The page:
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Ottawa residential prices jump sharply despite COVID-19 fears

Fewer listings in Ottawa in May translated into higher prices despite the presence of COVID-19
Fewer listings in Ottawa in May translated into higher prices despite the presence of COVID-19

It’s actually rather astonishing that Ottawa’s real estate agents sold 1,066 residential properties in May, along with 279 condominiums. While that’s little more than half the total number of units sold during May 2019, it’s still a lot of sales activity considering we’re in the midst of a pandemic.

The accompanying surge in prices has been even more remarkable, according to data published Wednesday by the Ottawa Real Estate Board. The average price for condos resold in May was $343,600 — up 15.5 per cent year over year — while residential properties gained 11.2 per cent over the same period to $548,140. These increases were sharply higher than the marginal, year-over-year gains posted in May in Toronto and Vancouver, and contrasted with declining prices in Edmonton.

Indeed, average residential house prices in Ottawa last month were just two per cent below the all-time peak reached in February.

Part of what we’re seeing is the continuing momentum of a residential real estate boom that arrived late in Ottawa — markets in Toronto and Vancouver peaked years earlier. In Ottawa, the sector was soaring just as the coronavirus prompted Ontario and the federal government to shut down large swaths of the economy. Many house hunters in Ottawa were left frustrated by their inability to nail down a purchase.

It didn’t help that fears of catching the virus prompted potential sellers suddenly to stay put, drastically reducing the number of available properties.  At the end of May just 1,933 residences and condos were listed for sale in Ottawa — down 50 per cent from a year earlier, representing less than one per cent of the city’s total housing stock.

The result is bidding wars are still common. The fact that prices increased so strongly also suggests there are many households confident in their longer-term economic prospects. Certainly most of those employed by the federal government and high-tech industry — combined, nearly 30 per cent of the city’s workforce — are so far in this category.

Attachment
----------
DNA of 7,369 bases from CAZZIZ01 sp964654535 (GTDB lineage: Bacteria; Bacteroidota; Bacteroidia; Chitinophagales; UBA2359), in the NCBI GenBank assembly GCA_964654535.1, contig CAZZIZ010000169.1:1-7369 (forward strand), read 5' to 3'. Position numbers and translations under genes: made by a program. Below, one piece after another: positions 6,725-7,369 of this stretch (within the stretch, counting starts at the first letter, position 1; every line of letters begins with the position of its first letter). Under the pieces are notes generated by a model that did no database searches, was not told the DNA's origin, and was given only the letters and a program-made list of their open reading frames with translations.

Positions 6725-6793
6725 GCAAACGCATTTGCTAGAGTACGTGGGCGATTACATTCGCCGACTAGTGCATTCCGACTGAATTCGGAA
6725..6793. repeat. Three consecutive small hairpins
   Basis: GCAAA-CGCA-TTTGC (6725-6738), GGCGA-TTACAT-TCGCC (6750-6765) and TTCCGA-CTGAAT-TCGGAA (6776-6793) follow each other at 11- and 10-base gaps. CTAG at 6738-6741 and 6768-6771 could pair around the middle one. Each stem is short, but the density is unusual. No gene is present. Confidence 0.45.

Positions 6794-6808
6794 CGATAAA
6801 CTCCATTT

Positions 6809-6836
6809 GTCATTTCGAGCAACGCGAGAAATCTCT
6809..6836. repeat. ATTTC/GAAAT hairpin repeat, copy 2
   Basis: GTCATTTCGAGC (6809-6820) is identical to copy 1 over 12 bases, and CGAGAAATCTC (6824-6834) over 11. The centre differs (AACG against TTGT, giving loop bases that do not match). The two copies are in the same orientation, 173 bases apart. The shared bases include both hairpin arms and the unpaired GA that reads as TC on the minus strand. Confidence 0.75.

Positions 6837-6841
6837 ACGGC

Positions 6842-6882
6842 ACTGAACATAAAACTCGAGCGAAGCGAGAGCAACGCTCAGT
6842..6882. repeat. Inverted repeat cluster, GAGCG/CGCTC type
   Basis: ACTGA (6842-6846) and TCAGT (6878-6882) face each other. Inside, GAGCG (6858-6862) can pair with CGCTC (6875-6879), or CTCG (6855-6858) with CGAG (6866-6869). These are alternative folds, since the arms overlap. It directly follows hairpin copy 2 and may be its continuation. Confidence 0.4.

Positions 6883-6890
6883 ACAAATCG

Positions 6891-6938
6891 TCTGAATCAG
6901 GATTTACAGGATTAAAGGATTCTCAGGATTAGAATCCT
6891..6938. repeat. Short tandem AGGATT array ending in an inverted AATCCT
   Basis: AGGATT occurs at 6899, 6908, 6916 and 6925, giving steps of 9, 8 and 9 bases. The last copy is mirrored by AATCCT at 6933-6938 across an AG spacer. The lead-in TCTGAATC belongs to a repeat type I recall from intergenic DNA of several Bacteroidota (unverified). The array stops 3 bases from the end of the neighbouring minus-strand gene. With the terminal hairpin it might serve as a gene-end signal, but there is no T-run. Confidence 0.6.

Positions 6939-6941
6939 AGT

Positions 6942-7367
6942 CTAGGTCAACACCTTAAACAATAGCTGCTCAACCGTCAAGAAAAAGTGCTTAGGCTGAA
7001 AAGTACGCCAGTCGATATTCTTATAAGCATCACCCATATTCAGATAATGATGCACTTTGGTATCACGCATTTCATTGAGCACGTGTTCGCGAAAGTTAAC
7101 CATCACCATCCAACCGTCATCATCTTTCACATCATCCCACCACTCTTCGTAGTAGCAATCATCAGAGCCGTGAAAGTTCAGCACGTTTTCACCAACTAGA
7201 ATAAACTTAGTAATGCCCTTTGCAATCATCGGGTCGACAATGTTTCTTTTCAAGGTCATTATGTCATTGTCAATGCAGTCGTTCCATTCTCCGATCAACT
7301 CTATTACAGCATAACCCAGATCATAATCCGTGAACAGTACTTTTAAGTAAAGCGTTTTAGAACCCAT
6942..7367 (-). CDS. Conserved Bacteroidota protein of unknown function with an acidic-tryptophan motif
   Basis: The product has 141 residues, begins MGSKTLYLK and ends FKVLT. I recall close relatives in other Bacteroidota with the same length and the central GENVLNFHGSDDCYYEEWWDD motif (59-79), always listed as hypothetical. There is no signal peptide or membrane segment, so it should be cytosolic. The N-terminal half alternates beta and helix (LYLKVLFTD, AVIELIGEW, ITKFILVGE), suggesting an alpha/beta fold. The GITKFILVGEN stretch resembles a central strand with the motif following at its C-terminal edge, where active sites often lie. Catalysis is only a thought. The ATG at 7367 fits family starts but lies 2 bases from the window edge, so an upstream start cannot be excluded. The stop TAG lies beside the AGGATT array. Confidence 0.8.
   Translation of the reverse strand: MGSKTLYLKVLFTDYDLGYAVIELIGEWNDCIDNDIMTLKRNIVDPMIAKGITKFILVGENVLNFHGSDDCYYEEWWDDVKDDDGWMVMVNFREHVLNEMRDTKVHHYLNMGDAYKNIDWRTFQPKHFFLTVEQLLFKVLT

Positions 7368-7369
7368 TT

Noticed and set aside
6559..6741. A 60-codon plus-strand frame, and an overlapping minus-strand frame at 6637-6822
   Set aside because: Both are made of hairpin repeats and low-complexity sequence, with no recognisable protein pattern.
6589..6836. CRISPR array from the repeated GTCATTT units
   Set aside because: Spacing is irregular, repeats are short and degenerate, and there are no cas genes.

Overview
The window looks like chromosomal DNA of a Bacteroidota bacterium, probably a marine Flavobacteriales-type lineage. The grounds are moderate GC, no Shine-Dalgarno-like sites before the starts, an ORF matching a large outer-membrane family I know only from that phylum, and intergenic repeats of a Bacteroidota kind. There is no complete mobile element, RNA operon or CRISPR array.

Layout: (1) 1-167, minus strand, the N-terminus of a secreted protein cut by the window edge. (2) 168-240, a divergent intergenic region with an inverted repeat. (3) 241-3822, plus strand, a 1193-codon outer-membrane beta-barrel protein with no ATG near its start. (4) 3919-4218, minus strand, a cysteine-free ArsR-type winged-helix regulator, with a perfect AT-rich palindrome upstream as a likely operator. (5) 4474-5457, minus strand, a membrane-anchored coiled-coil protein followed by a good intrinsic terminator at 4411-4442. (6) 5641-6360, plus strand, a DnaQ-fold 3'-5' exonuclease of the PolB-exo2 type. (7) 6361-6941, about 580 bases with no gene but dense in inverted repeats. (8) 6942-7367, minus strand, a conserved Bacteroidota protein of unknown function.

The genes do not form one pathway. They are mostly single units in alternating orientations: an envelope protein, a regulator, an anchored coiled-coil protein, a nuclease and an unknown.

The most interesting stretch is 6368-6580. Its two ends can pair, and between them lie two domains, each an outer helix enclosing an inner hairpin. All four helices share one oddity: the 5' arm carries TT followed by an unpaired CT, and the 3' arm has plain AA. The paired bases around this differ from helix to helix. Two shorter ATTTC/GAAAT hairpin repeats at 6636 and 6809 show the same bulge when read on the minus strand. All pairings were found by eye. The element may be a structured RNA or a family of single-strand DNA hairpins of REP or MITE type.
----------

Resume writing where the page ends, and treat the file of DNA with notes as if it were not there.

Confidence among buyers with secure jobs also appeared to grow from April to May, when the number of residential resales jumped 55 per cent.

Similar patterns could be seen in the country’s other major cities. In greater Toronto the number of properties sold through the multiple listing service jumped 53 per cent in May compared with April, when the fear of COVID-19 infections was near a peak.

In greater Edmonton real estate agents sold 54 per cent more properties than they did in April.

In Vancouver, the bounce from April to May was slightly less pronounced at 34 per cent.

Nevertheless, these one-month gains in sales volume need to be interpreted carefully. For one thing, the resale market is extremely seasonal — and May happens traditionally to be the most active month. It’s more illuminating to look at things year over year, when the number of sales in May slumped 54 per cent in Toronto, and by more than 40 per cent in Vancouver, Edmonton and Ottawa.

Prices have generally held up, though not to the same extent as in Ottawa. The average year-over-year gain in Toronto was three per cent to $863,600, ranging from nine per cent for semi-detached homes in the 416 area code, to two per cent  for detached houses in the 905 area code ($863,600 average). In Vancouver, the benchmark price — a shade above $1 million —  was up three per cent year over year. Edmonton witnessed a four-per-cent drop in the average price year over year to $354,000.

Drilling into the 50 or so real estate districts that comprise greater Ottawa reveals some interesting patterns:

  • The sharpest declines in real estate activity last month occurred in wealthier and more popular districts. For instance there was just one residential sale in Westboro – High Park (for $910,000) compared with 15 sales in May 2019. Sales activity collapsed more than 60 per cent year over year in districts that included New Edinburgh, Dow’s Lake, Tunney’s Pasture and Riverside.
  • Four real estate districts recorded average residential prices of more than $1 million.  Rockcliffe Park, until recently the only member of this club, saw house prices average $2.1 million in May while transactions in Mooney’s Bay, the Glebe and Dow’s Lake all averaged a shade above $1 million.
  • Three of the four most-active districts are in the west: Kanata (with 100 units sold in May, down from 202 a year earlier), Barrhaven (95 units, compared with 168) and Stittsville (61 units, down from 118) — reflecting high-tech hiring and the presence of the new defence headquarters on the former Nortel campus. Orléans-Cumberland real estate agents recorded 83 sales in May, a reduction from 113 a year earlier.  Collectively the four districts account for one in three of all sales.

Copyright Postmedia Network Inc., 2020

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